This Clinical Research Center (P50) proposal is focused on providing a neuroimaging-based examination of language recovery in individuals with chronic aphasia resulting from stroke. The goal of the Center is to bring together the expertise of clinical investigators with mutual scientific interest and complementary expertise in understanding the cognitive and neural correlates of stroke-induced language recovery, the effects of language treatment on these processes, and cognitive and neural factors (biomarkers) of language/brain recovery. The proposal includes three subprojects, which examine language recovery in three language domains, with experts in each serving as PI: Subproject 1. The neurobiology of recovery of spoken naming in aphasia, Swathi Kiran (Boston University) and David Caplan (Harvard, MGH); Subproject 2. The neurobiology of recovery of written naming in acquired dysgraphia, Brenda Rapp (Johns Hopkins); and Subproject 3. The neurobiology of recovery of sentence processing in agrammatism, Cynthia Thompson (Northwestern). Combining the expertise and efforts of the PIs on this project will allow us to study aphasia recovery in a comprehensive manner. At the heart of the approach is a common set of cognitive and neuroimaging measures, including functional magnetic resonance imaging (fMRI), structural and perfusion imaging, and diffusion tensor imaging (DTI), which we will use as tools for identifying, monitoring and evaluating cognitive-brain changes at several time points, coinciding with treatment application and spanning a one-year period. Cross-project data will be deposited into a centralized Neuroimaging and Data Analysis Core (Core B) where they will be analyzed by an expert team of neuroimaging specialists and statisticians, led by Todd Parrish (PI; neurophysicist at Northwestern), using state-of-the art neuroimaging acquisition and analysis methods. This will allow us to examine the effects of treatment designed to improve specific aphasic language deficits and to answer questions relevant to the relation between language and brain variables and treatment-induced versus natural recovery in chronic aphasia. The work will highly impact clinical intervention practices for individuals with aphasia, providing important information relevant to the effects of treatment and prognosis for recovery, and contribute to knowledge about brain plasticity and the reorganization of language functions in the adult brain.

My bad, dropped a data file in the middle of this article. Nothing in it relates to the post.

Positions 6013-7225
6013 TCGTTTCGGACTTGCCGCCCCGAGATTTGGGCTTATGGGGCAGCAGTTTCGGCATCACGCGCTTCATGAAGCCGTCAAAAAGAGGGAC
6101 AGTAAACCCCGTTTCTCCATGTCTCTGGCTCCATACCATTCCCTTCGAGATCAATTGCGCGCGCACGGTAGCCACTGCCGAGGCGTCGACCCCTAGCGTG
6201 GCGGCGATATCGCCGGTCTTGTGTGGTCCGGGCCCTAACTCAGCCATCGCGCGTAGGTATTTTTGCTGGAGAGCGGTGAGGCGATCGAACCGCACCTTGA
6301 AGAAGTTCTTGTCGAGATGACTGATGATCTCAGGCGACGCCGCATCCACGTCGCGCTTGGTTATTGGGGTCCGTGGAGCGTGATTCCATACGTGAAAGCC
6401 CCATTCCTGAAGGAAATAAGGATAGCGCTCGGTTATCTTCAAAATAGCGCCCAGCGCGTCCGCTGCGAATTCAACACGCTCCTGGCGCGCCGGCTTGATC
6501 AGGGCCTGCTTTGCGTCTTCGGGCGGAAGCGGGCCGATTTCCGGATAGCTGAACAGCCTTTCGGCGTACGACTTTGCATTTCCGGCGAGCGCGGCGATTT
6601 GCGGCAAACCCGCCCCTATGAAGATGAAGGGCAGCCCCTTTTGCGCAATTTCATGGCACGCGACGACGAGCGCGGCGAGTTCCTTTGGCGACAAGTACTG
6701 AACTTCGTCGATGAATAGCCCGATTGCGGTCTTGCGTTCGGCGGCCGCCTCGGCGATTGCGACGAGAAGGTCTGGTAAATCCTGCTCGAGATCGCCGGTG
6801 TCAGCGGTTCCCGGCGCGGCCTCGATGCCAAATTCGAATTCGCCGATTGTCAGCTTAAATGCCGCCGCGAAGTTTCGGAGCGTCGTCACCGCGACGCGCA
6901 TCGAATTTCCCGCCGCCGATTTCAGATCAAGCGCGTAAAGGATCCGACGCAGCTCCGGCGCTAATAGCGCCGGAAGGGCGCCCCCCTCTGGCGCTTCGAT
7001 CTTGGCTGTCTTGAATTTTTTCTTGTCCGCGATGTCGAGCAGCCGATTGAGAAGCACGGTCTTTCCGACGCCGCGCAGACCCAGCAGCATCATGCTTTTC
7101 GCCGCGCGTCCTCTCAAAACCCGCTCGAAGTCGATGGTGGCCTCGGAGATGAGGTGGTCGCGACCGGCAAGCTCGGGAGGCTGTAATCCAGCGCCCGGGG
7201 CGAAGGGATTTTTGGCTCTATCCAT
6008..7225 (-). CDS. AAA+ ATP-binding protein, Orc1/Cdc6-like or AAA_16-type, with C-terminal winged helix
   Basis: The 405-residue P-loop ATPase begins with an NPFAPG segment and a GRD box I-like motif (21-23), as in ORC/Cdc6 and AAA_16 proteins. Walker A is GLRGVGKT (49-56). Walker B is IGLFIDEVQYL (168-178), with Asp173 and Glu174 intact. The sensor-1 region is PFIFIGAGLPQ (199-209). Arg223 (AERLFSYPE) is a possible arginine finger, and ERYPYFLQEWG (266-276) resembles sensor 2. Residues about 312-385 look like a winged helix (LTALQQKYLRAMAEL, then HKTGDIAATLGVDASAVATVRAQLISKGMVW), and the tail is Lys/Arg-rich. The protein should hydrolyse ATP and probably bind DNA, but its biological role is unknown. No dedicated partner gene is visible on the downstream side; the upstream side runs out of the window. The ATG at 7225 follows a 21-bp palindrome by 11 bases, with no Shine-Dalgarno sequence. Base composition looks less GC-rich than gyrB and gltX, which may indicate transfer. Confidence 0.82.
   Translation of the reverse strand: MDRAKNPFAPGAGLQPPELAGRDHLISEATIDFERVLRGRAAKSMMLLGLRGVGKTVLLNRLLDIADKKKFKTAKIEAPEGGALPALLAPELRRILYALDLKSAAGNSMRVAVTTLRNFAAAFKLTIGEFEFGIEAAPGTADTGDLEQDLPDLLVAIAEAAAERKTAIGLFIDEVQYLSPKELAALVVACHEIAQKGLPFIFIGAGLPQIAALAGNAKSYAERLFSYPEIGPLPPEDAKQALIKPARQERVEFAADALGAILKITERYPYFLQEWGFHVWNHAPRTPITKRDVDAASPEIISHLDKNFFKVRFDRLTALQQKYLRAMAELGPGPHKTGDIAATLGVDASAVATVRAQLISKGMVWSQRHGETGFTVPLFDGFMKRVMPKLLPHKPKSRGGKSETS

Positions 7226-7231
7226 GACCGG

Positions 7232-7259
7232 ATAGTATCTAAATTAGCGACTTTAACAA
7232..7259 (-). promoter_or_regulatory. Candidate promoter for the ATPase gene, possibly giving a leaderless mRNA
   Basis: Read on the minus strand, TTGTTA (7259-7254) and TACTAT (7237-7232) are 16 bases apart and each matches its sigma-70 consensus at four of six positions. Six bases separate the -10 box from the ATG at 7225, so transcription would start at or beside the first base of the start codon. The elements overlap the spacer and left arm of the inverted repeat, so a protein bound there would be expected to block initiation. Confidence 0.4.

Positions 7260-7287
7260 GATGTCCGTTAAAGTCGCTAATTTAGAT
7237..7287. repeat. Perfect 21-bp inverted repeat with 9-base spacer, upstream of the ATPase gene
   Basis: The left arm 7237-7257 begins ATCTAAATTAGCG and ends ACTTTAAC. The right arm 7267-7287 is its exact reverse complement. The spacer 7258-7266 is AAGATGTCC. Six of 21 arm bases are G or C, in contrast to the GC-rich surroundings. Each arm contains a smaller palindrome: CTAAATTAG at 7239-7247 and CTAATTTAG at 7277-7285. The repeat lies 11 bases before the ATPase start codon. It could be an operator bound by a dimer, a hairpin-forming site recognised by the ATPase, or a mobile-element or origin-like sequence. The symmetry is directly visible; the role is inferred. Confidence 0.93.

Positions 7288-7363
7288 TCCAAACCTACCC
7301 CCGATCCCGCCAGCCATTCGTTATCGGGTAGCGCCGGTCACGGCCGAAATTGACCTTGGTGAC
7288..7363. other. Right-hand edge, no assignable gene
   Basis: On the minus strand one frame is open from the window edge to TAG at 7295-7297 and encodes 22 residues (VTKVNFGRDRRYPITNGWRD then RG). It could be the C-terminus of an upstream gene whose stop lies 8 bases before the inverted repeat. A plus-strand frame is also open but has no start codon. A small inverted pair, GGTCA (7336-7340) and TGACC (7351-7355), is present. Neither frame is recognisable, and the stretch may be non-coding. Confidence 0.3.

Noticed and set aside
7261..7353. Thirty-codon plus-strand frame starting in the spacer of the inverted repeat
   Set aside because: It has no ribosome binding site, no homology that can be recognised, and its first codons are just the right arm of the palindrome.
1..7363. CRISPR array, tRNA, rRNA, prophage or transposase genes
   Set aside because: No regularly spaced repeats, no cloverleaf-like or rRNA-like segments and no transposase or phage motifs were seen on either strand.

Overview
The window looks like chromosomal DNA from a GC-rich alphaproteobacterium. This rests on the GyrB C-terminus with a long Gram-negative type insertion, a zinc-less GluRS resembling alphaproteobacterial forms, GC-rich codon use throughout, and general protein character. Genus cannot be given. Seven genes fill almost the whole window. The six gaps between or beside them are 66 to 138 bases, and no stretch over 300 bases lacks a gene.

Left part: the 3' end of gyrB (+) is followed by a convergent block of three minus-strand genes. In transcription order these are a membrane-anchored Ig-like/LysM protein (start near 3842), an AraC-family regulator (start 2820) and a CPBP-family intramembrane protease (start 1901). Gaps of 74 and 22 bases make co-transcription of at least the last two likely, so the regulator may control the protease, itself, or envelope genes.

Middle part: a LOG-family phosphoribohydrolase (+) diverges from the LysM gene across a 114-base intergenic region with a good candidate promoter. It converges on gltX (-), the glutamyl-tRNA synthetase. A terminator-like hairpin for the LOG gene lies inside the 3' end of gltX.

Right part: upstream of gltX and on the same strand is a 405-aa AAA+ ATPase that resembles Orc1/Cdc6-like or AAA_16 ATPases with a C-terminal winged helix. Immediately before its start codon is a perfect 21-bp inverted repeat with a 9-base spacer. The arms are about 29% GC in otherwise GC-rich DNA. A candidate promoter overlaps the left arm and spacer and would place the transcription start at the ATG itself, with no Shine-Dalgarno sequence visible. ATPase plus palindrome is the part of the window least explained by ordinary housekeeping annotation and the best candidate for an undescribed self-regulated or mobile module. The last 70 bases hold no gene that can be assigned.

|Effective start/end date||4/1/13 → 3/31/16|
- National Institute on Deafness and Other Communication Disorders (1P50DC012283-01A1 REVISED)
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